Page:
Chennai Salem Green Corridor: Don’t precipitate matter relating to land acquisition, TN government directed

The judges were passing further interim orders on a batch of writ petitions from the land owners, challenging the acquisition of their land, on Tuesday.

Published: 21st September 2018 06:20 AM  |   Last Updated: 21st September 2018 06:23 AM   |  A+A-

Court Hammer
By Express News Service

CHENNAI:A division bench of the Madras High Court has directed the government and its officials not to precipitate the matter of acquisition of land for the eight-lane Chennai-Salem Green Corridor Project. No action shall be initiated by the Forest department pursuant to the notification issued under Sec. 3A(1) of the National Highways Act until further orders, the bench of Justices T S Sivagnanam and V Bhavani Subbaroyan said.

“We have made a very pointed observation in several of our earlier orders that nothing should be precipitated by the State government or its officials,” the bench noted and directed the government pleader to get appropriate instructions in the matter and issue necessary instructions to the officers, more particularly those at the field-level, not to precipitate the problem further, which will be viewed seriously by the court.

The judges were passing further interim orders on a batch of writ petitions from the land owners, challenging the acquisition of their land, on Tuesday.

Earlier, the bench was told that the proposed project would pass through the reserved forest only to an extent of 7.445 km, that is, 32.05 hectares. The project proponent has to obtain necessary clearance by filing applications online. So far, the proponent has not filed any application under the Forest Conservation Act. In the event of an application being made through proper channel, it will be processed by the District Forest Officer concerned and thereafter it will be forwarded to the Nodal Officer, then to the Principal Chief Conservator of Forests and then to the Central Empowered Committee constituted by the Supreme Court.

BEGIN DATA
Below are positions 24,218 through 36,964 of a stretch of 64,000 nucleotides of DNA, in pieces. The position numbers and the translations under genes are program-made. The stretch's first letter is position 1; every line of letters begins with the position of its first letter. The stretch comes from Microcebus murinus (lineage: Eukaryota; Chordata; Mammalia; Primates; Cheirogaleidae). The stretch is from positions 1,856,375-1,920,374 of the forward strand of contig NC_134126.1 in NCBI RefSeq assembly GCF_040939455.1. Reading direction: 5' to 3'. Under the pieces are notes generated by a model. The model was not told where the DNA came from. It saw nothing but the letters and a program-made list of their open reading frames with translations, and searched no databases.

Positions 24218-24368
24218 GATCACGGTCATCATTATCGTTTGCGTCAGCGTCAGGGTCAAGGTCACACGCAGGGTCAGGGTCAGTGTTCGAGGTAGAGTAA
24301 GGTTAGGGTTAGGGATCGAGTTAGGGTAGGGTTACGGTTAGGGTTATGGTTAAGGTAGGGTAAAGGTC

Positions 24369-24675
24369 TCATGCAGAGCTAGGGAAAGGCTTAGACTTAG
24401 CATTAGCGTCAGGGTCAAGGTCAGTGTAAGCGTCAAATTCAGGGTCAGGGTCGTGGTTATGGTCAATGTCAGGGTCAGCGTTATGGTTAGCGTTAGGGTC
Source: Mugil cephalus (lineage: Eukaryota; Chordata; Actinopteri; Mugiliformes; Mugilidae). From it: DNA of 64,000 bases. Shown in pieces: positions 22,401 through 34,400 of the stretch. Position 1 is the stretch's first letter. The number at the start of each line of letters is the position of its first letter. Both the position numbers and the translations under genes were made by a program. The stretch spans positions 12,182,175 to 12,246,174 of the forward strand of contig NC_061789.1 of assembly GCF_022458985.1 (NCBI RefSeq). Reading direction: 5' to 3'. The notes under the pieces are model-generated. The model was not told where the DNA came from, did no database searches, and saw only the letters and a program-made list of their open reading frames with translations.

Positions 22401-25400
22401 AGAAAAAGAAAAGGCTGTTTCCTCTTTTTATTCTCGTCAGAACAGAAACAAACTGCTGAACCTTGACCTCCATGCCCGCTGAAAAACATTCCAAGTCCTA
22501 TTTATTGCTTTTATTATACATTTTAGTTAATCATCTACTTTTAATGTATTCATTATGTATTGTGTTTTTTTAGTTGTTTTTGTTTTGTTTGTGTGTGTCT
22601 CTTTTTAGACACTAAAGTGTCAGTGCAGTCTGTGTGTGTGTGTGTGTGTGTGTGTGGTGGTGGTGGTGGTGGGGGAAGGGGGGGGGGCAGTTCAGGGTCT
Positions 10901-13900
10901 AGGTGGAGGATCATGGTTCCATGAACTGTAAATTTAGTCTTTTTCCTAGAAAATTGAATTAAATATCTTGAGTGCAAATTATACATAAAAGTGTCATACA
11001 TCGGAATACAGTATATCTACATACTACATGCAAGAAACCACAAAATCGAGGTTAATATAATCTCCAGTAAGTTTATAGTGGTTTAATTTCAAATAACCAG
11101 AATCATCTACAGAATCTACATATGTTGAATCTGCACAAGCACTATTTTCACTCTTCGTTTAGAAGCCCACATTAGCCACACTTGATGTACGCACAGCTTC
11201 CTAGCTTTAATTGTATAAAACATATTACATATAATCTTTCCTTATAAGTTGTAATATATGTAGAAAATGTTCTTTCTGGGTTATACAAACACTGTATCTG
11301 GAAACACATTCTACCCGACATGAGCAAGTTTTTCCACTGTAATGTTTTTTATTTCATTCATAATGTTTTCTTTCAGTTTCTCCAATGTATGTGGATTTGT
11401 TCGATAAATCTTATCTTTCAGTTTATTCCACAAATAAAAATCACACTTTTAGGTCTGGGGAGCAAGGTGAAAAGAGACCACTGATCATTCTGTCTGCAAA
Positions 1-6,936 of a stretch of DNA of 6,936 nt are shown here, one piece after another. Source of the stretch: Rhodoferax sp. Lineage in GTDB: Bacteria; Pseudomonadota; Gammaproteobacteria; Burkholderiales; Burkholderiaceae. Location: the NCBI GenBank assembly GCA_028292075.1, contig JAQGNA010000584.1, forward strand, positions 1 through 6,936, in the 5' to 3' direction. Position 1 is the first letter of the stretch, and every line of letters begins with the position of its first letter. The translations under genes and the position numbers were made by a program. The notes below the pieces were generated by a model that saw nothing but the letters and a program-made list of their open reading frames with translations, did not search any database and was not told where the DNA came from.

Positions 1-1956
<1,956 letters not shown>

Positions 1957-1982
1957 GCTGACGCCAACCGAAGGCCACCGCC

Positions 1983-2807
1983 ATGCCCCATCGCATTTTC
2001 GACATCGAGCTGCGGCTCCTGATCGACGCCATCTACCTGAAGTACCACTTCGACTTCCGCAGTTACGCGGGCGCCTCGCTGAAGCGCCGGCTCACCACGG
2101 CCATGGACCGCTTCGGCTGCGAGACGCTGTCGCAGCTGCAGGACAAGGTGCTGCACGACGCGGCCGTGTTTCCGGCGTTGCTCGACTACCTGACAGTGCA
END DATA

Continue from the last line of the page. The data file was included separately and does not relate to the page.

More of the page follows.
If the committee approves the decision, a report will be submitted to the Supreme Court. In the event of any objection or rejection, it is for the proponent to approach the Supreme Court and obtain orders.When the judges queried on the approximate time that would be taken for obtaining such clearance, the Advocate-General submitted that if everything goes well, it may take about eight months.

Senior counsel N L Rajah produced a copy of an e-mail received by K Balu, counsel for one of the petitioners, and submitted that it appeared to be part of a direction issued by the Ministry of Environment and Forests. It stated that considering the various representations  by locals against land acquisition and writ petitions filed in the court, the EAC recommends to carry out a comprehensive socio-economic assessment with an emphasis on impact of ongoing land acquisition on the local people living around the proposed alignment from any reputed institution of the Union government.The bench opined that the authenticity of this communication should be verified.

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